It seems to me that Brin is stuck thinking that the way he learned things is the only way to learn them, and he doesn't seem interested in modern options. I grew up on BASIC too, but I got away from it as soon as practical, and I wouldn't recommend that as a way for anyone to learn programming today.

If Brin wants his kid to learn something close to the machine (his major professed goal), he should choose C. If he wants his kid to learn a language that lets him ignore the machine and do higher-level algorithm work (part of the original goal of BASIC), he should choose Python or Ruby. Responses at Salon also mentioned programming TI-82 calculators, Lego Mindstorms, and other options that modern kids have and were unavailable to past generations.

On top of all that, today's technically-interested kids can put Linux or BSD on their computers and not only choose from a wide selection of programming languages to use (rather than the BASIC interpreter built into the computer and whatever else their parents could afford, as the previous generation did), but also delve as deep as they want into how all the pieces of the software and operating system work.

In one sense, however, Brin has a point. He mentions that his son's math textbook includes BASIC programs to demonstrate the algorithms. Since the computer world has rejected BASIC (a message the textbook writers seem to have missed), there is no single universally-accepted replacement. But that's mostly because of Microsoft - unlike every other common operating system today, Windows doesn't come with any development tools since they deprecated QBasic starting with Windows 95. On the other hand, MacOS, Linux, and BSD usually have Perl, Python, and others either built in or readily available for download.

Perl may be the closest we have today to a universally-available programming language -- it's an easy download and install on Windows, is generally built-in everywhere else, and is quite mature and popular. Many complain about its syntax, though most of that weirdness is obsolete and easily avoided. Python would be second (and a better first language), but it too has its quirks (well, one major quirk plus an object-orientation annoyance). Maybe Ruby is the way to go these days.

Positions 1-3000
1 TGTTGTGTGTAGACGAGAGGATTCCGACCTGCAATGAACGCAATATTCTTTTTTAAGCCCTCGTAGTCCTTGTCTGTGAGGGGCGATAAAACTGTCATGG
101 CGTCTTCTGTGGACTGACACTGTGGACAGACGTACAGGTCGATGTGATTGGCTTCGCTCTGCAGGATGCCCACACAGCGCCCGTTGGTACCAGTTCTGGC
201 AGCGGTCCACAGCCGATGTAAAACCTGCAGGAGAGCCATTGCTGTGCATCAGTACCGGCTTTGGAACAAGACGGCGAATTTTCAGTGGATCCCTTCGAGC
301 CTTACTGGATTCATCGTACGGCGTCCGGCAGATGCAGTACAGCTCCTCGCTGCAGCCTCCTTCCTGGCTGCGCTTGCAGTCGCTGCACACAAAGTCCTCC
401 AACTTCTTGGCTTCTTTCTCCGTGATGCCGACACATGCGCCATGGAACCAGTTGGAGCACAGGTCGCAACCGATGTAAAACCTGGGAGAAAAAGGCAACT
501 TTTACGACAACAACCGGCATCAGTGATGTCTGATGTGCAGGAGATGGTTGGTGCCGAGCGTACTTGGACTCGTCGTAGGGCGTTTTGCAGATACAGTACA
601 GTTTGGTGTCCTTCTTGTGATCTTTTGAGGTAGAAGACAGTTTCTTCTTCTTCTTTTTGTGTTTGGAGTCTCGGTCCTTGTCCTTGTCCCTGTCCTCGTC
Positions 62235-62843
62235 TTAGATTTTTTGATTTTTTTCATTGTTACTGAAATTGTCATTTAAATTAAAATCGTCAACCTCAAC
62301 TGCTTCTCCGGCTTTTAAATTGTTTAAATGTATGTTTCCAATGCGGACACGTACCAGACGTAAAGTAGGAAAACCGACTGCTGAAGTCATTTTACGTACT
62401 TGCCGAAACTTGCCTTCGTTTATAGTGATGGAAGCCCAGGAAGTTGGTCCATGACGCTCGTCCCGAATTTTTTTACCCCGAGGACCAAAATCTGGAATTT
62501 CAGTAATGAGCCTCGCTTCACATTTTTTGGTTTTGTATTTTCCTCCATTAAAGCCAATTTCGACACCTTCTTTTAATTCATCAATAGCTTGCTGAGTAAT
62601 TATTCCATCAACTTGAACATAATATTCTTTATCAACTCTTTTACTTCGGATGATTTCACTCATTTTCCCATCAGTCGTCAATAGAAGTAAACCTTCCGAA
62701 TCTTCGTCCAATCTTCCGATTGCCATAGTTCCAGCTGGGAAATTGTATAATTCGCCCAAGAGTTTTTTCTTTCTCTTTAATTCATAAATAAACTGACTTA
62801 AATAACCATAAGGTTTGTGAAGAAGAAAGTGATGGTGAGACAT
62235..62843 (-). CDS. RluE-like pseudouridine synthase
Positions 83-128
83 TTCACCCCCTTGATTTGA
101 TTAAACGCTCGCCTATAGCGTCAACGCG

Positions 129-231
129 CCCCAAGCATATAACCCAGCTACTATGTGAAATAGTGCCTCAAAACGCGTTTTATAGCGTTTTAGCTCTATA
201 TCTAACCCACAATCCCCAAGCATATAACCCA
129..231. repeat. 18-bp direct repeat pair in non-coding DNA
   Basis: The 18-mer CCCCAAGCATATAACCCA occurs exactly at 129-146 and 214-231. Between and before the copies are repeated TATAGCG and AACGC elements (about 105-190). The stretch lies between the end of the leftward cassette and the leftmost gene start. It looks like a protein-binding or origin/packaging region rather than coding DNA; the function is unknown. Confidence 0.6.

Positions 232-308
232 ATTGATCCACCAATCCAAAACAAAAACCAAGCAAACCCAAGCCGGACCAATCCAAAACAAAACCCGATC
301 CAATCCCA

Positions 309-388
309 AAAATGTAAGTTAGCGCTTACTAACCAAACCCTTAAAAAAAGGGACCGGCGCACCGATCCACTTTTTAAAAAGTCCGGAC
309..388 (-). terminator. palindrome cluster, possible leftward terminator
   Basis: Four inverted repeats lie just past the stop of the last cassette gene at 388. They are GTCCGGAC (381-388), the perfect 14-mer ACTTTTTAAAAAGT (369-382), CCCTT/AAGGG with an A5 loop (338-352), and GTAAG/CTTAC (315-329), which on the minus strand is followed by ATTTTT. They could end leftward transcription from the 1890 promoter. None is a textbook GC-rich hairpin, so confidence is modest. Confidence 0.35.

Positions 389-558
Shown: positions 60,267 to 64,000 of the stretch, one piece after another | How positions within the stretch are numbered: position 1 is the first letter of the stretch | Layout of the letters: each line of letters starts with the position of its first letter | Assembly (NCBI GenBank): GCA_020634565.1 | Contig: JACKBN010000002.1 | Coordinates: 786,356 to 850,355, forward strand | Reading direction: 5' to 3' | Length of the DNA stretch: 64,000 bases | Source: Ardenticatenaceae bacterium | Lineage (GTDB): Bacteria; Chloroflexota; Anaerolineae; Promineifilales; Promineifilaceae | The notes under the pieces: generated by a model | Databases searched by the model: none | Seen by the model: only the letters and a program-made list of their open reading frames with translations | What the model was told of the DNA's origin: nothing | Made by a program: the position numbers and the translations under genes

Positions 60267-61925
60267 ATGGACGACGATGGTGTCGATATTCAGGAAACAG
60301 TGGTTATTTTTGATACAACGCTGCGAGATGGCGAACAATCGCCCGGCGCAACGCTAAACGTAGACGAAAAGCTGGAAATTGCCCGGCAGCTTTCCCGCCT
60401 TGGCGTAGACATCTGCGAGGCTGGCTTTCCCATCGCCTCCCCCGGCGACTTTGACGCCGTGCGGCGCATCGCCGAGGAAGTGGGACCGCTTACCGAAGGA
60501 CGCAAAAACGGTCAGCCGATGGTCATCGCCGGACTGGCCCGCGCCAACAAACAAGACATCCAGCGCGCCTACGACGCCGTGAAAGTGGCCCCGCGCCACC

Mood:: 'geeky' geeky
rfunk: (Default)
Lately I've been noticing a lot of cases where the successor to a given instance of web technology (specifically within the so-called "LAMP" stack of Linux, Apache, MySQL, and PHP/Perl/Python) isn't necessarily the next version of that instance, but rather something different. "Say what?" Let me explain with the specifics:

Web Server: Apache 1.3 -> LightTPD )
Programming Language: PHP4/Perl5 -> Ruby (On Rails) )
Database Server: MySQL4 -> PostgreSQL ? )
Operating System: Linux 2.4 -> FreeBSD ? Not much. )
Mood:: 'geeky' geeky
rfunk: (Default)
posted by [personal profile] rfunk at 11:01am on 07/12/2005 under , , , ,
A year and a half after I started a revolution, I can finally say that the revolution is complete.

Of course, I'm mostly just an instigator. Someone in Germany did most of the work.
Music:: Sugar - "After All The Roads Have Led To Nowhere"
Mood:: 'pleased' pleased
rfunk: (Default)